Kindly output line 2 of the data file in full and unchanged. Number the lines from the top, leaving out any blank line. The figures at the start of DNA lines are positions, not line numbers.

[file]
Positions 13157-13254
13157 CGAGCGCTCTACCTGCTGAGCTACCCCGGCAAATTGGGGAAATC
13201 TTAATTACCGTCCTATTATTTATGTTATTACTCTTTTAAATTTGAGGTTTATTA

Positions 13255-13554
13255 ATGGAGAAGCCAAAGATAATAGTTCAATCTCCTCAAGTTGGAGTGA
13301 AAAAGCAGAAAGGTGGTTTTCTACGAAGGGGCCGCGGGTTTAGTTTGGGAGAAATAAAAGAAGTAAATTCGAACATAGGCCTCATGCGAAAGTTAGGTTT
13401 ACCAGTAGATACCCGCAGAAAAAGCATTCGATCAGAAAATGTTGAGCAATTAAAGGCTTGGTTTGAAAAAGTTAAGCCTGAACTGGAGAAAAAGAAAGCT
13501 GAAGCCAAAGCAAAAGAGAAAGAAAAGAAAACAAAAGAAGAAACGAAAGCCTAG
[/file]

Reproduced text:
13157 CGAGCGCTCTACCTGCTGAGCTACCCCGGCAAATTGGGGAAATC